Mike Dempsey, the new Master of the Faculty of Royal Designers for Industry, is keen to raise its profile and instigate change. Hugh Pearman talks to him about harnessing the power of the Royal Designers.
We meet, at Dempsey’s request, on neutral ground. By interviewing designers in their studios, you get a feel for their work and their surroundings. But Dempsey, at 61, is something of an eminence grise of the identity and branding business, and is semi-detached from CDT, spending half his time there as chairman and creative director, and half at his home studio in Dorset. Besides, we are meeting mainly to discuss his impending two-year stint in charge of the Royal Designers, not so much the work of CDT. So – the Groucho Club it is, then.
The Royal Designers are an extraordinary bunch – the ultimate roster of design talent, as recognised by the Royal Society of Arts. Everyone from Ron Arad to Vivienne Westwood is a Royal Designer, alongside legendary names, such as Robin and Lucienne Day, Kenneth Grange and David Mellor. ‘Design’ is taken to mean everything from vehicle engineering to film production. Last year’s intake included Thomas Heatherwick, James Irvine and Matthew Hilton, and this year’s will be announced soon. As well as the greats of British design, there is a growing tally of overseas names, again the best in their fields. So, what to do with this remarkable resource?
An earlier Master, fashion legend Jean Muir, made it her business to publicise the colossal talents contained within the group. Another, theatre designer Timothy O’Brien, used those talents to launch the annual Summer School – an arena for Royal Designers to brainstorm with the up-and-coming generation. Dempsey is a veteran of the Summer Schools, which he now has the sponsorship to revive for a further three years. It quickly becomes clear that he sees the faculty as being a force for public good.
‘It’s an eccentric mix of people – they’re all very opinionated, and for good reason. Many of them have had enormous amounts of experience,’ he says. ‘It is a very wide church. We have every discipline, and a big span of ages, with people like Heatherwick and Jonathan Ive now coming in.’ Royal Designers, he says, are not shooting stars, which burn up – rather, they are comets, which keep coming around.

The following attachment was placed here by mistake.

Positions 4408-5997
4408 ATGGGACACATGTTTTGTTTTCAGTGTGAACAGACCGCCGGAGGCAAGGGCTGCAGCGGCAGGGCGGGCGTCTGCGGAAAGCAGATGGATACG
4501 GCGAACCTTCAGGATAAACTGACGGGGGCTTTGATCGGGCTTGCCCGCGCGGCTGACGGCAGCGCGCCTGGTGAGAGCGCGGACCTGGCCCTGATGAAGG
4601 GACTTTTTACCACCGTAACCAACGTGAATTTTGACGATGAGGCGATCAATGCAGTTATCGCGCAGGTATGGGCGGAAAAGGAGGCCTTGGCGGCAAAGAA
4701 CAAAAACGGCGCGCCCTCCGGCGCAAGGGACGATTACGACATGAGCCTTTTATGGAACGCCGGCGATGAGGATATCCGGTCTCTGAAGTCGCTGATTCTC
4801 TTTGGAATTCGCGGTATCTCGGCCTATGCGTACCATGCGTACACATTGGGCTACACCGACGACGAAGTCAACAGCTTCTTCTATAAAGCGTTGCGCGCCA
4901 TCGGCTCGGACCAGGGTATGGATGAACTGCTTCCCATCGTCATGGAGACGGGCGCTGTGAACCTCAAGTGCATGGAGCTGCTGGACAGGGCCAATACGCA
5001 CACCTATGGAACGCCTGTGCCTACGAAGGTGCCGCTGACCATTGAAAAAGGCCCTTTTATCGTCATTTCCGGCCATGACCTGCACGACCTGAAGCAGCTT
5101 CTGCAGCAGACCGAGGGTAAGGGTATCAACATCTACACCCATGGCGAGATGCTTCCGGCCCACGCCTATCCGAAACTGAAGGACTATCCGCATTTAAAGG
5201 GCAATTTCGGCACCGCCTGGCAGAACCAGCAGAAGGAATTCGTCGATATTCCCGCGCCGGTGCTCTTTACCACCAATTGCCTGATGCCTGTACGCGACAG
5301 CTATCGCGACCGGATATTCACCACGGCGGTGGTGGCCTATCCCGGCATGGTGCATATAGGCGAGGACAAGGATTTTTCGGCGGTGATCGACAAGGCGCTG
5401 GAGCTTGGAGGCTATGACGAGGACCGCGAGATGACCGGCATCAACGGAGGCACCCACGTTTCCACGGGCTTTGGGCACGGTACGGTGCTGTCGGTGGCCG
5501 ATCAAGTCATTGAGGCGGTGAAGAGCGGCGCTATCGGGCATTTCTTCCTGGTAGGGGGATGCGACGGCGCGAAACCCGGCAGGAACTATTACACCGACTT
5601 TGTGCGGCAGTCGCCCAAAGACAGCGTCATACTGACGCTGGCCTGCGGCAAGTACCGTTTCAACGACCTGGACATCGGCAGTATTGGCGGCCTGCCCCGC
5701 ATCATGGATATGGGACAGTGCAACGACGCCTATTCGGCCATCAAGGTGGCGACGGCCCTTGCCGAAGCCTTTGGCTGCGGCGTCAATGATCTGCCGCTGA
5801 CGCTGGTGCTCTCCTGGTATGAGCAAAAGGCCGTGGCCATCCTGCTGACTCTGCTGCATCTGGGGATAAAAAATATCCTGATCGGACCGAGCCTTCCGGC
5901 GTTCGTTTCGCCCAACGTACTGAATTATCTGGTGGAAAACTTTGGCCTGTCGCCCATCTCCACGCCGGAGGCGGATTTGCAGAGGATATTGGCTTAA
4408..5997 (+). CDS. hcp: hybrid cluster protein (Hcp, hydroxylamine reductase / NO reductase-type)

As a visual communicator – Dempsey’s designs grace everything from English National Opera to most of London’s South Bank – he knows what he has to do. ‘My goal is to make us more visible. I’ve thought for many years that nobody knew what the hell RDI stood for,’ he says. He found that, despite so many of the Royal Designers being ex-Royal College of Art luminaries, today’s students there have no idea what the initials stand for. Hence the introduction of ‘Royal Designer’. Anyone can work out that the title means a specially exalted example of the breed.
Dempsey knows what works and what doesn’t in graphic design. For instance, as the man who designed the original Independent newspaper and admired David Hillman’s Guardian, he laments the new compact Guardian’s loss of the distinctive sans-serif typeface that Hillman introduced. He recognises powerful design, and knows when the power is missing.
So what about the fire-power he can now muster? What can the Royal Designers do to communicate design issues, for instance, to the Government? Could all those illustrious names combine to instigate change? Dempsey thinks they can.
‘I want to try, whenever possible, to speak out on anything where I see that design could help in a powerful way,’ he says. ‘The faculty is about designing everyday life. Of all the things you come across during the day, without doubt you will come up against something designed by a Royal Designer. That’s what it’s about.’
Mike Dempsey’s inaugural lecture, ‘From cave man to spray can – a graphic journey,’ is at the Royal Society of Arts on 17 November. Space limited. Tel 020 7451 6868 for availability